Globe and Mail: Christmas cheer has a place at the office – but not at the expense of other religionsDec 18, 2014
The following article was published in the Globe and Mail on December 18, 2014.
By Rosanna Tamburri, Globe and Mail.
With the holiday season in full swing, employers should take care to show their employees that expressions of all faiths are welcome in the workplace, and not just Christian ones.
“It’s important that organizations are sending the message that a diversity of religious beliefs and values are okay and open for discussion,” says Brent Lyons, assistant professor of management and organizational studies at Simon Fraser University’s Beedie School of Business in Vancouver. It’s okay to deck the halls and spread Christmas cheer, he adds, but “if that’s the only thing employees are seeing, you may be inadvertently sending the message that only Christian beliefs are valued in your workplace.”
To foster a more inclusive office atmosphere, Dr. Lyons suggests including symbols from other faiths in the holiday celebrations or allowing employees to celebrate religious holidays at other times of the year. He wouldn’t counsel prohibiting employees from expressing their faiths altogether.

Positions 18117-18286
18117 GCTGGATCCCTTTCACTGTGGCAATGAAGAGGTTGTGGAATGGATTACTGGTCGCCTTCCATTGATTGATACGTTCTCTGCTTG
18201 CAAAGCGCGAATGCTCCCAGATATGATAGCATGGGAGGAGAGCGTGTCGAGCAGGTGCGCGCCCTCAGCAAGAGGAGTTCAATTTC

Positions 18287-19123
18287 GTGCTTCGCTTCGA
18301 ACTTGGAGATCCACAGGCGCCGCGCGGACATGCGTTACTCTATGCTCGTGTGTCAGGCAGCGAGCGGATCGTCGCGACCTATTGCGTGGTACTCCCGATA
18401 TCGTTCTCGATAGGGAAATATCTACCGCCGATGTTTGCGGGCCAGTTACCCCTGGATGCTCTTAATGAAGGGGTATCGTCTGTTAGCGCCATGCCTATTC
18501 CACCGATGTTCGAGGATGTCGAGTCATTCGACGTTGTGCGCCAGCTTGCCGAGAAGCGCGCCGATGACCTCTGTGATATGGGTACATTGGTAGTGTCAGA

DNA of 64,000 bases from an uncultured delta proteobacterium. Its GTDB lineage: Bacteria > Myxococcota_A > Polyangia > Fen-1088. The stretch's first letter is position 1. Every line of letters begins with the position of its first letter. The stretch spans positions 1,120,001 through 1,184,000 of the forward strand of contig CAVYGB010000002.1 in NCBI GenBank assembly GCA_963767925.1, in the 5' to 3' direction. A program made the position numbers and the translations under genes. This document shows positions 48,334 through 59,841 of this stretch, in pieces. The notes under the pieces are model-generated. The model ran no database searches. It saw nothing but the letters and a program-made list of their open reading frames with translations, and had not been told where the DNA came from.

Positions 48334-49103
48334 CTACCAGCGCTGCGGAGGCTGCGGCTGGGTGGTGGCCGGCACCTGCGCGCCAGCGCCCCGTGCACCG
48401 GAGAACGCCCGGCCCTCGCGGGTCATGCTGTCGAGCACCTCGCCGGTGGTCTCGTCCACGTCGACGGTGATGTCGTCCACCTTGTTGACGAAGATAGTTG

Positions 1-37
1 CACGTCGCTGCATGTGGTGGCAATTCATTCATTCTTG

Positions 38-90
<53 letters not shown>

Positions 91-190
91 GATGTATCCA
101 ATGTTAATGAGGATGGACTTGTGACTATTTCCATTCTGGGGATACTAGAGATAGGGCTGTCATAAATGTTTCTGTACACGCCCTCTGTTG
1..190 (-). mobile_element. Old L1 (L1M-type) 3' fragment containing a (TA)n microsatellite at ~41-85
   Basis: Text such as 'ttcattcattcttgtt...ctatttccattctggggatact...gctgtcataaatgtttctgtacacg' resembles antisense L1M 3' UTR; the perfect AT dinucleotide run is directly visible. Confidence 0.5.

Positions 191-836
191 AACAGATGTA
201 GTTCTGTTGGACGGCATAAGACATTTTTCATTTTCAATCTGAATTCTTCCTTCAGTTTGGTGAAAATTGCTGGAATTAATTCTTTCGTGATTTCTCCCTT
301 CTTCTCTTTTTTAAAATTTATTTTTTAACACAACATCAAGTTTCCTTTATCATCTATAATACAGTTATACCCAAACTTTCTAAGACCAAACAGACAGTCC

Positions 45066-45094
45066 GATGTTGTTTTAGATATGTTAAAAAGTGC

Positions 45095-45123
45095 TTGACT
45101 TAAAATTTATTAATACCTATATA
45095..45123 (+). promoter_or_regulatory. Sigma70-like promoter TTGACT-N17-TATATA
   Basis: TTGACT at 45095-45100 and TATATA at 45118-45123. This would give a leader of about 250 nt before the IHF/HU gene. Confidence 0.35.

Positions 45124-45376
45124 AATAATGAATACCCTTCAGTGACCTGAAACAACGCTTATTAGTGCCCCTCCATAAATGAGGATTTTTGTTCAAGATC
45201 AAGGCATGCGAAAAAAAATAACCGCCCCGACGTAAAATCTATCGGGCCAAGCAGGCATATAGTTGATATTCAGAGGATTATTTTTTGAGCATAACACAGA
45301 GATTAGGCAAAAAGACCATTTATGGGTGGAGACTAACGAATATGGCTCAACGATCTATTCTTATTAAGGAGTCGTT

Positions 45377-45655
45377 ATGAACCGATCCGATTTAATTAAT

A recently published study co-authored by Dr. Lyons found that employees who feel at ease disclosing their religious affiliation at work and openly discussing their religious values and beliefs are more satisfied and able to develop closer relationships with their co-workers. Those who feel uncomfortable doing so are less committed to their workplace. This can have “important productivity costs and potential financial costs for the organization,” Dr. Lyons says.
He and his co-authors surveyed about 450 people who attended Christian churches in the United States and South Korea. The two countries were chosen because they are both predominantly Christian societies, yet they are believed to differ when it comes to expressions of individuality. South Korea is believed to be a more collectivist society where duty and loyalty to collective goals are valued whereas the United States is seen as a more individualistic society that encourages self-expression of all types.
The study found that the benefits of openly talking about religion and the costs associated with actively hiding it were the same in both countries. The results would be just as applicable to Canada, he adds: “Our study showed that our results tend to apply across cultures.”
The paper was published in the July edition of the Journal of Organizational Behavior.
Read the full article at the Globe and Mail website.